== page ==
It was the first debate for opposition leader Ulf Kristersson, the new party leader of the centre-right Moderates after Anna Kinberg Batra's departure last month, and he immediately clashed with Prime Minister Stefan Löfven, the leader of Sweden's Social Democrat-Green coalition government.
Both agreed that the Swedish economy is doing well, but Kristersson asserted that the centre-left government is not taking issues such as integration seriously, as the pair began to exchange words.
“We've still got problems, but you're only talking about lower taxes,” countered Löfven in the debate broadcast by SVT, arguing that the centre-right proposal of low-wage entry-level jobs for new immigrants and others struggling to get a foot on the jobs ladder in practice cuts wages for many others as well.
“It's the third time you says 'lower taxes'. We have seen that it only creates higher unemployment and higher budget deficits,” said the Prime Minister, who wants trade unions and employers to negotiate entry-level jobs for new arrivals and agree on their wages, not politicians in parliament.
“You don't want to admit that the Swedish model has its flaws,” replied Kristersson.
The leaders also debated neo-Nazi group Nordic Resistance Movement (Nordiska motståndsrörelsen, NMR), who marched in a violent demonstration in Gothenburg just over a week ago. After the debate, the TT news agency pressed them for answers about how to tackle it.
“I think we should seriously think about if their actions can be classified as terror crimes. The goal is to use violence and threats to overthrow the democratic regime in Sweden. That is actually what they want to do and that's a form of terror,” Left Party leader Jonas Sjöstedt told TT.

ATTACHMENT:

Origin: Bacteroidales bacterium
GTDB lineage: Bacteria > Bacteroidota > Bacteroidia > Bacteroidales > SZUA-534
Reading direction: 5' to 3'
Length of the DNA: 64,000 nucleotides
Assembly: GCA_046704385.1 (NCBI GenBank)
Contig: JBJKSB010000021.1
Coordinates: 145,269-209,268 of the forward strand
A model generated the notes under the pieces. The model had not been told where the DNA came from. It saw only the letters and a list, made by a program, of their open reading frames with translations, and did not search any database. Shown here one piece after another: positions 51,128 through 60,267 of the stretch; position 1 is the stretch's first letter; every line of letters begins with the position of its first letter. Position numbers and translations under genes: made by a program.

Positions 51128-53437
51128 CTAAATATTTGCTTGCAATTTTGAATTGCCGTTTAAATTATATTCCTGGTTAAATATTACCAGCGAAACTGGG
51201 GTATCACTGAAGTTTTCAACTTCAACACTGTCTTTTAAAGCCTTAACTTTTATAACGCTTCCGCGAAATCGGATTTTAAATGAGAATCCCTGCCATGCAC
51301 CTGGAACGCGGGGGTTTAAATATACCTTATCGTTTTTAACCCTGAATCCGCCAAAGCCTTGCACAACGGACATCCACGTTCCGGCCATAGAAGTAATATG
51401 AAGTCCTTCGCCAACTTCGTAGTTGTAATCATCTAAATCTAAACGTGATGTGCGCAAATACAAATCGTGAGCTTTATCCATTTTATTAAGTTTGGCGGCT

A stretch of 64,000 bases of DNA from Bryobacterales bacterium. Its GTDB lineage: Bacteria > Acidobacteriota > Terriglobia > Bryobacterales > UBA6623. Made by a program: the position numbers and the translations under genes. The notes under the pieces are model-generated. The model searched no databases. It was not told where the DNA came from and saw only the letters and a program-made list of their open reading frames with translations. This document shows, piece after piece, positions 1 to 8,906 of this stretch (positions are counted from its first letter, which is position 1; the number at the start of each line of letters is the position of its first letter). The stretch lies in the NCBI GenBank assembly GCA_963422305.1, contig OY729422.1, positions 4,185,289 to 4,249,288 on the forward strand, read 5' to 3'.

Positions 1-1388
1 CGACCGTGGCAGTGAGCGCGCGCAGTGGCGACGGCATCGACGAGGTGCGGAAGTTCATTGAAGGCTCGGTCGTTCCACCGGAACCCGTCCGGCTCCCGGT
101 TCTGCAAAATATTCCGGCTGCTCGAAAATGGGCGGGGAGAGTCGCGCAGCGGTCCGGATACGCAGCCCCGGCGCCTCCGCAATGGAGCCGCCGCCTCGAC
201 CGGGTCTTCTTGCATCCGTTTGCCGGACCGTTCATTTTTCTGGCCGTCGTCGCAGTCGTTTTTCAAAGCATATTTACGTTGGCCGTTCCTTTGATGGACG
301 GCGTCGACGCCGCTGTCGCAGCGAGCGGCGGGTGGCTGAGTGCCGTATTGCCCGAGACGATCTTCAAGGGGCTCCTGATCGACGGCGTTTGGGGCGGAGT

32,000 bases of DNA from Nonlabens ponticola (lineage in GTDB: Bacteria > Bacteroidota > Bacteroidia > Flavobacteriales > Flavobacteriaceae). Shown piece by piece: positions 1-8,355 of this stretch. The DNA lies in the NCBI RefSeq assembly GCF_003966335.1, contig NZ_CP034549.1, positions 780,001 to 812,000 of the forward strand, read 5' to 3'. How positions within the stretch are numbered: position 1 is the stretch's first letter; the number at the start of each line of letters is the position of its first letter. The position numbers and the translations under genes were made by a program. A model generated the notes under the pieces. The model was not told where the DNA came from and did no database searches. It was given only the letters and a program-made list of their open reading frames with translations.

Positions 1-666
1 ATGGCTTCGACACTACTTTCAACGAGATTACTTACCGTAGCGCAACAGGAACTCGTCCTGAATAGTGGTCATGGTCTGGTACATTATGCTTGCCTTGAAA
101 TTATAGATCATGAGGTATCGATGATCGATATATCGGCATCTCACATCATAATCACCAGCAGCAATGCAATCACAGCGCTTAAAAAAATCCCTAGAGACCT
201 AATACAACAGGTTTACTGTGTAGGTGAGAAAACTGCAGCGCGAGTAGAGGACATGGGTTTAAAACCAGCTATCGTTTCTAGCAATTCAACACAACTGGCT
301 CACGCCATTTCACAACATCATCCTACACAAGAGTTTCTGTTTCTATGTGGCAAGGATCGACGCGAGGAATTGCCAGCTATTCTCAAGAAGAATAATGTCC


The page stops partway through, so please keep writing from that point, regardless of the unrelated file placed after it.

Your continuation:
Sweden Democrat leader Jimmie Åkesson has previously referred to the NMR as a terror group.
“I think it is reasonable to look at the systematic use of violence, and that you possibly could classify it as terrorism and in that case classify this organization as a terrorist organization,” he said.
Löfven has called to a cross-party meeting – with the exception of the Sweden Democrats, who has seen some of its members linked to the NMR – to find common ground on how to tackle the issue.
“What do we have to do to maintain both freedom of opinion and freedom of assembly? But we can't leave the playing field open to an organization that wants to destroy democracy, that wants to crush democracy, freedom of opinion and freedom of assembly,” he told TT after the debate.
“So that's the balance we have to find. What can be done within the framework of the legislation we have got today? And is further legislation needed?”